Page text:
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How a Simple Bank Converted an Entire Kerala Village into Organic Farmers!

With the active involvement of about 800 people in different farming activities for the past four years, about 25 unproductive fields in the village are now witnessing different types of greens sprouting from the ground.

Who wouldn’t want to consume vegetables and fruits that have been grown and harvested organically?

At a time when the scare of pesticide-affected and artificially ripened produce is circulating across India, more and more people are trying their hand at organic farming—in both rural and urban spaces.

In that matter, Kerala has been at the forefront of promoting the perks and benefits of organic farming.

From government schemes to community programmes, one could say that the state and its citizens are consciously becoming part of a different type of green revolution—something that other states in India could try and emulate.

A fantastic example of this movement can be seen in the village of Parakkadavu situated on the banks of Chalakkudy river in Ernakulam district where the residents unanimously invest their time in organic farming and are harvesting rich fruits of their labour.

Source: Wikimedia.

With the active involvement of about 800 people in different farming activities for the past four years, about 25 unproductive fields in the village are now witnessing different types of greens sprouting from the ground.

Incredibly, the driving force behind this movement is a local bank in Parakkadavu that went the extra mile to motivate people in the region to take up organic farming methods, four years ago.

Through an organic farming programme, the Parakkadavu Service Co-operative Bank helped sow the seeds of organic farming in the minds of the people with the primary goal of helping them achieve self-sufficiency in producing unadulterated vegetables, paddy, fish, meat, eggs and milk.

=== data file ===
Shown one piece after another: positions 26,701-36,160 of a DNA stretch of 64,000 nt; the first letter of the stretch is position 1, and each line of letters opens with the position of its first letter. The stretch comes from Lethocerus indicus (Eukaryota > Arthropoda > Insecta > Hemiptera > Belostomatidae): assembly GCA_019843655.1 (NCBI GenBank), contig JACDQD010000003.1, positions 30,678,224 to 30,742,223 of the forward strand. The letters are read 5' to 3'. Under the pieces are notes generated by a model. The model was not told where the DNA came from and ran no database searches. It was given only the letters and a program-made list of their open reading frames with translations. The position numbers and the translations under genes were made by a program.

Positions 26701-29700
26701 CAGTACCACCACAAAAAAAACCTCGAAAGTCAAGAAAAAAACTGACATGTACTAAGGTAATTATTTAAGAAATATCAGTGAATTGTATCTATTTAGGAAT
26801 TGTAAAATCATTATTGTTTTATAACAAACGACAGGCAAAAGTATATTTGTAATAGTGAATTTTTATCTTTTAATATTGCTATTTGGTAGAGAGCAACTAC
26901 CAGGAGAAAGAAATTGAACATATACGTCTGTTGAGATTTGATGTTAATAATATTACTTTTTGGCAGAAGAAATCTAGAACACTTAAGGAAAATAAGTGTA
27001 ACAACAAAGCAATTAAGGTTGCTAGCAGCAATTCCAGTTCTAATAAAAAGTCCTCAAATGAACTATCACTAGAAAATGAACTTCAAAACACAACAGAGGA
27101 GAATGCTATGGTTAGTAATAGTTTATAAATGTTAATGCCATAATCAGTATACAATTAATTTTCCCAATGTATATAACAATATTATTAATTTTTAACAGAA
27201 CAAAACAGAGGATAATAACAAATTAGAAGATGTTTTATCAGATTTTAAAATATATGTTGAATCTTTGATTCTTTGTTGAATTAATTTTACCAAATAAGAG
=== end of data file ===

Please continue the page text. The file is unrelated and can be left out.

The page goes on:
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Besides attractive loan schemes, subsidies and Kisan Credit Cards, the bank has also been supplying organic pesticides, necessary seeds and saplings for free to the people and is also equipped with a manure depot which provides organic manure.


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Besides the knowledge that the soil was inherently fertile, what primarily enabled the bank officers in garnering the focus of the villagers’ towards the prospects of organic farming, was the presence of the river. This meant that the villagers would never run out of water to meet their irrigational requirements.

One of the first initiatives that the bank authorities steered was the supply of grow-bags, with the aim of promoting terrace farming in the village. This ended up becoming such a success that soon, people banded up to form organic farming groups in Parakkadavu.

The movement reached its apex when these groups, now strengthened in numbers, teamed up to move on from terraces and invest their green thumbs to resuscitate barren lands and fields across their village.

Today, the programme has scaled up to a big agricultural network with over 48 farming groups from 800 families in Parakkadavu, out of which there are a minimum of five to ten members in each group.

Source: Facebook.

“It’s more like an organic revolution, we would say,” said the bank officials to The New Indian Express.

Having started with different vegetables like banana, corn and paddy crops, these groups have now extended to ventures like chicken and duck breeding, fish farming, polyhouse farming and floriculture.

In their fourth year, the achievements of Parakkadavu villagers include the launching of paddy cultivation at a barren field in Kurumassery that had been left unused for 25 years, bumper vegetable harvest from nearly 12 acres of land at Odiyappadam and fish farming at Poovathussery. The harvest is sold to the people in the village itself.

“Through the efforts of the bank, we were able to not only provide a source of revenue to the villagers but also develop an organic farming culture with the motto ‘Poison free vegetables for the next generation’,” MK Prakashan, the president of the bank, added.

(Edited by Gayatri Mishra)

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Written by Lekshmi Priya S

Shuttling between existentialist views and Grey's Anatomy, Lekshmi has an insanely disturbing habit of binge reading. An ardent lover of animals and plants, she also specializes in cracking terribly sad jokes.